Essays on Organizational Health and Safety - High Voltage Group Case Study

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The paper "Organizational Health and Safety - High Voltage Group " is a perfect example of a business case study. The primary source of financial resources is the returns of the company. These will be balanced with the various expenses that the company encounters in its operation. Still, in case of more investment, the company will seek loans from banks for expansion and like purposes. The loans will still be backed up with the banked amounts that are generated from the company’ s accounts. The financial resources will have a staff that will keep close monitoring to give warnings in case of regressive performance.

Since the financial resources are the core of the company's survival, the entire company will be insured to ensure safety in case of unforeseen emergencies. High Voltage Group is a company involved in the manufacture and sale of electrical products but does not have a formal operational plan for its organizational health and safety (OHS). OHS is the element of an organization that is concerned with protecting the welfare, health and safety of its employees. Basically, OHS intends to foster a work environment that is safe and healthy for people engaged in employment (Kennedy, 2010).

McDonald et al. (2003) observe that an operational plan is very critical for implementation, monitoring and evaluating organizational health and safety. This discussion will set out an OHS department operational plan for the High voltage Group. The paper begins by outlining an OHS operational plan, secondly, the recruitment and resource acquisitions plan will be discussed. Finally, the paper outlines the monitoring and reviewing of the operational performance of the established OHS department.   2.0 Operational Plan for the OHS department 2.1 Resource requirements 2.1.1 Human resource The company will set up a structure headed by an OHS manager and two assistant officers in order to create centralized reporting and feedback.

The manager and the assistants will be assigned distinct duties such as equipment sourcing, placement and maintenance, receiving reports, claims and documentation of OHS processes and risks, monitoring and evaluation.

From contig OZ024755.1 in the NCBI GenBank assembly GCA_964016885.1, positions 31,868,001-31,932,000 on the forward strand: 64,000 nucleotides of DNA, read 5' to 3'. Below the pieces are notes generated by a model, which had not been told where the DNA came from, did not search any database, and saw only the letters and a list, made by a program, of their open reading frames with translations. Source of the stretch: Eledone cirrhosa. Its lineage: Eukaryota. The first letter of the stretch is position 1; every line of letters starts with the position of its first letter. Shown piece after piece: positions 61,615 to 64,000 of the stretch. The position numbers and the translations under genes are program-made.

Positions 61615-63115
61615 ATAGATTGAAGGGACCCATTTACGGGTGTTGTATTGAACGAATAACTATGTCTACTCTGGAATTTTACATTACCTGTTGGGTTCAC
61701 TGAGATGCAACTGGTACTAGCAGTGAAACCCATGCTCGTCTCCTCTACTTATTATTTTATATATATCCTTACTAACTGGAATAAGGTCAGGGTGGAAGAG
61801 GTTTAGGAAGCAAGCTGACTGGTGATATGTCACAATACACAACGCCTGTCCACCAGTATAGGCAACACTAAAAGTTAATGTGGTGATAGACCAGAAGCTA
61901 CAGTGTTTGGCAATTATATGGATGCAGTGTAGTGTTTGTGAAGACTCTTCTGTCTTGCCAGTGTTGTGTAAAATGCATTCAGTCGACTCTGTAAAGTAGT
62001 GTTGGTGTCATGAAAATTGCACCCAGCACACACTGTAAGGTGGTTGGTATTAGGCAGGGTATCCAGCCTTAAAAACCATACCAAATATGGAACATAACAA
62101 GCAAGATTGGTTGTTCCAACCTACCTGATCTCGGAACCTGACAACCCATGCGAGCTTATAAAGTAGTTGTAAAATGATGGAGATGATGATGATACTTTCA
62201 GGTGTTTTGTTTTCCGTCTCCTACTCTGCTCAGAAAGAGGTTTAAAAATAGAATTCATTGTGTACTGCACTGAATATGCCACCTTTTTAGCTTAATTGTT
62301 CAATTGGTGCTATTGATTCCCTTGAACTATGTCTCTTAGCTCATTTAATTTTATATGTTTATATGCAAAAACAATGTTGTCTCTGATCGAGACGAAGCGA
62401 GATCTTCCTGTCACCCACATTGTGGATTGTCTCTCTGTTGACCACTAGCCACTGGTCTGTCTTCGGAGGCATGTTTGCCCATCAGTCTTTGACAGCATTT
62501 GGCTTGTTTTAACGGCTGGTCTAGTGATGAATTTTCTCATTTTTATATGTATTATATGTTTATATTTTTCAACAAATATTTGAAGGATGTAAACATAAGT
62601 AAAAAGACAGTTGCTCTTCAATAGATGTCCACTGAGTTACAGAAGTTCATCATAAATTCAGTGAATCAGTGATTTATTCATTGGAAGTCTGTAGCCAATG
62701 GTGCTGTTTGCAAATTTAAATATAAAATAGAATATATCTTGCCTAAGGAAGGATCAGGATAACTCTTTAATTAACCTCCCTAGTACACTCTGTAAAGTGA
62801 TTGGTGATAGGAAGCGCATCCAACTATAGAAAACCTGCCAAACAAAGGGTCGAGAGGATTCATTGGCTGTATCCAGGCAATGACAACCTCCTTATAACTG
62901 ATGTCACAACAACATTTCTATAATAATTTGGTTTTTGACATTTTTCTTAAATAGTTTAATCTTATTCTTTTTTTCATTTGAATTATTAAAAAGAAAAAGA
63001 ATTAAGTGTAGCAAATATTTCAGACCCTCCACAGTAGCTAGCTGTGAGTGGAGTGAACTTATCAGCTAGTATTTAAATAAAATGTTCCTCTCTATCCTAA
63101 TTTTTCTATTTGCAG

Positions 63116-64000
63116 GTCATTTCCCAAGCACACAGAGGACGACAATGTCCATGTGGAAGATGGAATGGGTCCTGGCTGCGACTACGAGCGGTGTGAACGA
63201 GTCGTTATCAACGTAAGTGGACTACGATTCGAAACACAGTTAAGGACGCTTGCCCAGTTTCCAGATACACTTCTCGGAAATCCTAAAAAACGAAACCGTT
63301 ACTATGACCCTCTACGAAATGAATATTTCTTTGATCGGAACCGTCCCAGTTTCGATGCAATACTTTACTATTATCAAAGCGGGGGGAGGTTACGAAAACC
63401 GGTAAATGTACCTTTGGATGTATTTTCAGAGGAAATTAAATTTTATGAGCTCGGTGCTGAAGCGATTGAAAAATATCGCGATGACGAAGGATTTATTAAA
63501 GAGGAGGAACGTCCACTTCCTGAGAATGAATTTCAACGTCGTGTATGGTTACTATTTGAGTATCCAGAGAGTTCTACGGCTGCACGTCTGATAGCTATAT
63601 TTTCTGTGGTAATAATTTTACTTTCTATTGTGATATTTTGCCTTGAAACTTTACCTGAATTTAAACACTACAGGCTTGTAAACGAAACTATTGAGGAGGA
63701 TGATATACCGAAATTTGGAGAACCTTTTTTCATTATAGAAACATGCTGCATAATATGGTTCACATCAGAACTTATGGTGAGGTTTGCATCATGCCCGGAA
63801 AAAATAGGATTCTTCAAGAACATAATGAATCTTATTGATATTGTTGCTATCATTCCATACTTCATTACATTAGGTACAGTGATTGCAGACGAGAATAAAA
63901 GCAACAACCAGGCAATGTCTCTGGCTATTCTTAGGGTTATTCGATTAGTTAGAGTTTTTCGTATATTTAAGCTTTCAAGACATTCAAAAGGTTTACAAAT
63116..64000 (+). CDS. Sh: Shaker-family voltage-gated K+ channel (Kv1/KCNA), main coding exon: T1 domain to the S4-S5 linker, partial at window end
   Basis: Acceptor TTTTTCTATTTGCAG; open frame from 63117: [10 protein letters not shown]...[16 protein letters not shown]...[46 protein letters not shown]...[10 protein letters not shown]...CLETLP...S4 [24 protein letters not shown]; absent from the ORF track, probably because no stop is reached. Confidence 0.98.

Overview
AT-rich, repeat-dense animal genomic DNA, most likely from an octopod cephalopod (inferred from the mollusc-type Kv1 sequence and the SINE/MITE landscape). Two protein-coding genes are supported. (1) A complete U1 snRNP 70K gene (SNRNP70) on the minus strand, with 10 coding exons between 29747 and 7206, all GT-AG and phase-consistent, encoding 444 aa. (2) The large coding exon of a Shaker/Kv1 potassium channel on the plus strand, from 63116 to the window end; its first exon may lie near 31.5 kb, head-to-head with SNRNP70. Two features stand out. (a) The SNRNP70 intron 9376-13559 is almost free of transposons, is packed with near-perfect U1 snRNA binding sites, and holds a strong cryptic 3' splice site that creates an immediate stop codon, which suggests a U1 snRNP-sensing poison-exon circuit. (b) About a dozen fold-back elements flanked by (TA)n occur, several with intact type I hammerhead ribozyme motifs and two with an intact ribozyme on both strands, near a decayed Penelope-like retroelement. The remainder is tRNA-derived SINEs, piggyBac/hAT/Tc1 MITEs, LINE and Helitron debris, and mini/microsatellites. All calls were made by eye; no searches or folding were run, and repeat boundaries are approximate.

References

Australian Government. (2012). Managing Underperformance. Canberra: Commonwealth of Australia.

Bluff, E., & Gunningham, N. (2004). Principle, process, performance or what? New approaches to OHS standards setting. OHS regulation for a changing world of work, 4-42.

Coelho, J. F. G. M., & Moy, D. (2003). The new performance evaluation methodology and its integration with management systems. The TQM Magazine, 15(1), 25-29.

European Mentoring and Coaching Council. (2012). A strategic Approach to Coaching in Organizations. The International Journal of Mentoring and Coaching , 13.

Juglaret, F., Rallo, J. M., Textoris, R., Guarnieri, F., & Garbolino, E. (2011). New Balanced Scorecard leading indicators to monitor performance variability in OHS management systems. In Proceedings of the fourth resilience engineering symposium.

Kennedy, C. A., Amick III, B. C., Dennerlein, J. T., Brewer, S., Catli, S., Williams, R., ... & Rempel, D. (2010). Systematic review of the role of occupational health and safety interventions in the prevention of upper extremity musculoskeletal symptoms, signs, disorders, injuries, claims and lost time. Journal of occupational rehabilitation, 20(2), 127-162.

McDonald, M., Mors, T. A., & Phillips, A. W. (2003). Management system integration: can it be done?. Quality Progress, 36(10), 67-74.

Victorian Work cover Authority. (2001). Getting Started with Workplace Health and Safety. Victoria: Victorian Workcover Authority.

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